RAND Journal of Economics, Vol. 37, No. 3, pp. 692-719, Autumn 2006
This paper looks at how firms and consumers decide which network to use when several are available.
Consumers’ and merchants’ decisions about which networks to join can make a network’s rules about how to route traffic more or less profitable.
- Firms that provide services such as debit cards, telecommunications, or advertiser-supported content sometimes provide networks for their users’ transactions.
- When two users want to conclude a deal and both belong to more than one network, how is it decided which network is used? With credit cards the cardholder chooses which card to use and this determines the network.
- If participants have only one network membership in common, this is the network they have to use (unless the networks agreed to interconnect beforehand).
- Things get more interesting in cases like debit cards. When a consumer uses a PIN-validated debit card, most merchants have more than one PIN network available.
- “Routing rules” control which network is chosen; for debit cards, it might be the card issuer, the merchant, or network membership that determines the route.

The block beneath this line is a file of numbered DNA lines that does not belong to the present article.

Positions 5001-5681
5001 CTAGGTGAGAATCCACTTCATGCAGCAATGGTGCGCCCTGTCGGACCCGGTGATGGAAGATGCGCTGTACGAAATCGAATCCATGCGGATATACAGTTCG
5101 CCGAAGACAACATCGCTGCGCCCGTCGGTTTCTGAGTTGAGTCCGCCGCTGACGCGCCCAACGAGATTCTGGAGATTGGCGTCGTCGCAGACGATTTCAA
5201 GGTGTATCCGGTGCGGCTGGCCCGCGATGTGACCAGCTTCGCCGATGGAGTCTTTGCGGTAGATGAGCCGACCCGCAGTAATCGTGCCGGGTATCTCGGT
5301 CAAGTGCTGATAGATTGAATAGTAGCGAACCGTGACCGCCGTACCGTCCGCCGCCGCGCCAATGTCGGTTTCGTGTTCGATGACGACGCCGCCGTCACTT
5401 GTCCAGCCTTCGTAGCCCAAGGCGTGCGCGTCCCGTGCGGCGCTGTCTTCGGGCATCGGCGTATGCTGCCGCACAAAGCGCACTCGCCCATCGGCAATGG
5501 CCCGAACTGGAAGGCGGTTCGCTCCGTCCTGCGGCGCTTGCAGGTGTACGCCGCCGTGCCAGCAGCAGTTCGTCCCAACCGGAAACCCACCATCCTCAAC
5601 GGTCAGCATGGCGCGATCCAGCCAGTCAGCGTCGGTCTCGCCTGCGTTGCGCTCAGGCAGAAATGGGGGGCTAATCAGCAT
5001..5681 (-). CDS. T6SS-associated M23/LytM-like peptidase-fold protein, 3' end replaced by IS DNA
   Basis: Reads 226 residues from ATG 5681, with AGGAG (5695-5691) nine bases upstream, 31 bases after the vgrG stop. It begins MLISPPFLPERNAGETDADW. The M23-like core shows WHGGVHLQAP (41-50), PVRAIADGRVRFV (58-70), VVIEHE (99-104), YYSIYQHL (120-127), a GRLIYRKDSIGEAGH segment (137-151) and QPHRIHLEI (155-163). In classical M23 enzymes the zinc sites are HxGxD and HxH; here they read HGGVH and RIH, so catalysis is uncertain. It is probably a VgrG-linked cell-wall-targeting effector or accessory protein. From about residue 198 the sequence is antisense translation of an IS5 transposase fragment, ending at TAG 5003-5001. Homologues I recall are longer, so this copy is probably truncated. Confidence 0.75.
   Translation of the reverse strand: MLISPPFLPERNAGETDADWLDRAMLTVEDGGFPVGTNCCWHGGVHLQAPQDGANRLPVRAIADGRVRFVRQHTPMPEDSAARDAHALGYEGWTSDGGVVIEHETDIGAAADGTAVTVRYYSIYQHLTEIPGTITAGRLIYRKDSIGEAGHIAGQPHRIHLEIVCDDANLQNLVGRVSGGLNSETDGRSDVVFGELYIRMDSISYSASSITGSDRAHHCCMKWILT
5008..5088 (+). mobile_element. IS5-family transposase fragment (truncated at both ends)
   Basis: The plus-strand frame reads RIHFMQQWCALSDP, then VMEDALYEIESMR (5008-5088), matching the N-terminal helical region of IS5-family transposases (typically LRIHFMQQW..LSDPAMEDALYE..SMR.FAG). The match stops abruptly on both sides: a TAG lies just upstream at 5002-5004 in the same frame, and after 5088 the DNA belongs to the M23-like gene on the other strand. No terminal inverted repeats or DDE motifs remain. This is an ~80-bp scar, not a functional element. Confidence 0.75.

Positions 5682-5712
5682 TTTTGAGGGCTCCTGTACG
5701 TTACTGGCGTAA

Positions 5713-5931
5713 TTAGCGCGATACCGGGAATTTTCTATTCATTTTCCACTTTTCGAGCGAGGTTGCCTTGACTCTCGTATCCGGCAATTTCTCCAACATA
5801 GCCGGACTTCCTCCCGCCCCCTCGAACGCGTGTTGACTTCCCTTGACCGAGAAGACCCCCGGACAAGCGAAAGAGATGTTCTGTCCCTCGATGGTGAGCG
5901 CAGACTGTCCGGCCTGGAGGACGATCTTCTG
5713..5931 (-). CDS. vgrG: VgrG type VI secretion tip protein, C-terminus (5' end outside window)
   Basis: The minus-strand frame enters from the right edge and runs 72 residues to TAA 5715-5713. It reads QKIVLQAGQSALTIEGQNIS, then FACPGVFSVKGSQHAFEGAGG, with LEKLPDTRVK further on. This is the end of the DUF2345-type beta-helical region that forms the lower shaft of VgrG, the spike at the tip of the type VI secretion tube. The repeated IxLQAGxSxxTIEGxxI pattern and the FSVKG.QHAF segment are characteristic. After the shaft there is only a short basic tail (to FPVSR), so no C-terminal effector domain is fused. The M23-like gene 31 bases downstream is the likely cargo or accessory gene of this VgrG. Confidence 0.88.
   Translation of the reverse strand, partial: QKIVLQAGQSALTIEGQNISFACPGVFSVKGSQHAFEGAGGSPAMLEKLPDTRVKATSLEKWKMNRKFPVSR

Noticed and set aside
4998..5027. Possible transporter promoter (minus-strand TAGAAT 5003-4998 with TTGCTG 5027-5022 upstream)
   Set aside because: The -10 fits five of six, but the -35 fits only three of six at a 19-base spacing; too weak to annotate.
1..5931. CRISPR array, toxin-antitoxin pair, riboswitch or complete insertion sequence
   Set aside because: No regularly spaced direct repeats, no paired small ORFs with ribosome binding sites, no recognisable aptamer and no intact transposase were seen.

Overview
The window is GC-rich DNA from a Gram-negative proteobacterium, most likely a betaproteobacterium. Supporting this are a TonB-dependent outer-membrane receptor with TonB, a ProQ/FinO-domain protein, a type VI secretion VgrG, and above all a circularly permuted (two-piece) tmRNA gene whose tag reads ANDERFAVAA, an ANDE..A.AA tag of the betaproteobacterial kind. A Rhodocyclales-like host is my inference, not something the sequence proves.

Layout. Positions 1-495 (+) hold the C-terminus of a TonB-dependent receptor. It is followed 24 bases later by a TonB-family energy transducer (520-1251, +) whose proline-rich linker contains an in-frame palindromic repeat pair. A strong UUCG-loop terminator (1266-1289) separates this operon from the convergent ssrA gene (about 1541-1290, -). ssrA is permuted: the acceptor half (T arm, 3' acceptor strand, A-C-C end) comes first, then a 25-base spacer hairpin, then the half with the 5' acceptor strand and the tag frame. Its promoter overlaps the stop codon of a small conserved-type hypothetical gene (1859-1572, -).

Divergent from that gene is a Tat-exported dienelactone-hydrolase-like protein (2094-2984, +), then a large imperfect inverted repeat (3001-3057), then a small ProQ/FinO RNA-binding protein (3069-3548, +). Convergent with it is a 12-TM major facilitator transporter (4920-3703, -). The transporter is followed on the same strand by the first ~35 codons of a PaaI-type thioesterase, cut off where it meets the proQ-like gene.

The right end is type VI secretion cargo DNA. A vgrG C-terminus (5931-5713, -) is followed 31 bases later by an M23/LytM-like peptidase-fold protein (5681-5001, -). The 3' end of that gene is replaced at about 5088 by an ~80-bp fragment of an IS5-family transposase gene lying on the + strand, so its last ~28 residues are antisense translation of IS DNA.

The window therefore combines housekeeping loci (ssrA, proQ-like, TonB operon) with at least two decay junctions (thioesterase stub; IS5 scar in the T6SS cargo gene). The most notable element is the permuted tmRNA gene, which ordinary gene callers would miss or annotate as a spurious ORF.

- If a merchant subscribes to networks with different routing rules, conflicts can arise.
- “Network routing” requires the network be used when both parties are members.
- Some think “network routing” leads to a network’s getting more traffic because any deals that can run over the network must be run over the network.
- But network routing rules are less profitable because merchants hesitate to join, since they can join only one such network. Issuer routing and merchant routing tend to be more profitable.
- With mobile phones, the rule is that if one party chooses the network, the other party must pay nothing. Calling-party-pays billing is not allowed when the called party is using a mobile phone and therefore chose the wireless carriers.